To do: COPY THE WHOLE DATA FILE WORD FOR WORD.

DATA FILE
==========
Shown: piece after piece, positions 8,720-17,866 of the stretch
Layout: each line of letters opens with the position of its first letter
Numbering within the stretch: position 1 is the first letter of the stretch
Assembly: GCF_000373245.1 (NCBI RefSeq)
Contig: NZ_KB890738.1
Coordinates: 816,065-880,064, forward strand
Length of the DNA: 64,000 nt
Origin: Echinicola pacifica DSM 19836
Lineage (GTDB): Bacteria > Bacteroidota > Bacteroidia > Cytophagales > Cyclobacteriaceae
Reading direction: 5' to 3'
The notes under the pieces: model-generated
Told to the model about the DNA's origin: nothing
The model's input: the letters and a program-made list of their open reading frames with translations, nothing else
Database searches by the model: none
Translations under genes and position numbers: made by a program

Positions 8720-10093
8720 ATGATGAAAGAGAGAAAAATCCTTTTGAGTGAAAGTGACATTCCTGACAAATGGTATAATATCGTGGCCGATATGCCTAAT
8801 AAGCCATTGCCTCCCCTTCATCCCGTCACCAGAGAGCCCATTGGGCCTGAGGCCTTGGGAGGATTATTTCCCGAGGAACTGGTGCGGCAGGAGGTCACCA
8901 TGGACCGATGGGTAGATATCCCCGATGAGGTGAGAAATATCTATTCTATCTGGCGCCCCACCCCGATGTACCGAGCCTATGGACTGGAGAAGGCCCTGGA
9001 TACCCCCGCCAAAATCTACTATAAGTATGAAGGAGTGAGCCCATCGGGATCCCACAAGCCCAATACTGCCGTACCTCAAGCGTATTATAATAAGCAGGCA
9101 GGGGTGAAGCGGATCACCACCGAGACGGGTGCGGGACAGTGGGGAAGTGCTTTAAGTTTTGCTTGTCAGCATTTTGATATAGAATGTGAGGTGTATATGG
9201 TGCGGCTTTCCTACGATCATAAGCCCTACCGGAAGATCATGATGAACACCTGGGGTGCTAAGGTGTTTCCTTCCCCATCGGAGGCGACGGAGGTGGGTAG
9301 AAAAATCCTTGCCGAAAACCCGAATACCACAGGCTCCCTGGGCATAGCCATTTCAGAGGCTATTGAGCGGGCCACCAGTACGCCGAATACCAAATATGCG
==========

Shown: piece after piece, positions 8,720-17,866 of the stretch
Layout: each line of letters opens with the position of its first letter
Numbering within the stretch: position 1 is the first letter of the stretch
Assembly: GCF_000373245.1 (NCBI RefSeq)
Contig: NZ_KB890738.1
Coordinates: 816,065-880,064, forward strand
Length of the DNA: 64,000 nt
Origin: Echinicola pacifica DSM 19836
Lineage (GTDB): Bacteria > Bacteroidota > Bacteroidia > Cytophagales > Cyclobacteriaceae
Reading direction: 5' to 3'
The notes under the pieces: model-generated
Told to the model about the DNA's origin: nothing
The model's input: the letters and a program-made list of their open reading frames with translations, nothing else
Database searches by the model: none
Translations under genes and position numbers: made by a program

Positions 8720-10093
8720 ATGATGAAAGAGAGAAAAATCCTTTTGAGTGAAAGTGACATTCCTGACAAATGGTATAATATCGTGGCCGATATGCCTAAT
8801 AAGCCATTGCCTCCCCTTCATCCCGTCACCAGAGAGCCCATTGGGCCTGAGGCCTTGGGAGGATTATTTCCCGAGGAACTGGTGCGGCAGGAGGTCACCA
8901 TGGACCGATGGGTAGATATCCCCGATGAGGTGAGAAATATCTATTCTATCTGGCGCCCCACCCCGATGTACCGAGCCTATGGACTGGAGAAGGCCCTGGA
9001 TACCCCCGCCAAAATCTACTATAAGTATGAAGGAGTGAGCCCATCGGGATCCCACAAGCCCAATACTGCCGTACCTCAAGCGTATTATAATAAGCAGGCA
9101 GGGGTGAAGCGGATCACCACCGAGACGGGTGCGGGACAGTGGGGAAGTGCTTTAAGTTTTGCTTGTCAGCATTTTGATATAGAATGTGAGGTGTATATGG
9201 TGCGGCTTTCCTACGATCATAAGCCCTACCGGAAGATCATGATGAACACCTGGGGTGCTAAGGTGTTTCCTTCCCCATCGGAGGCGACGGAGGTGGGTAG
9301 AAAAATCCTTGCCGAAAACCCGAATACCACAGGCTCCCTGGGCATAGCCATTTCAGAGGCTATTGAGCGGGCCACCAGTACGCCGAATACCAAATATGCG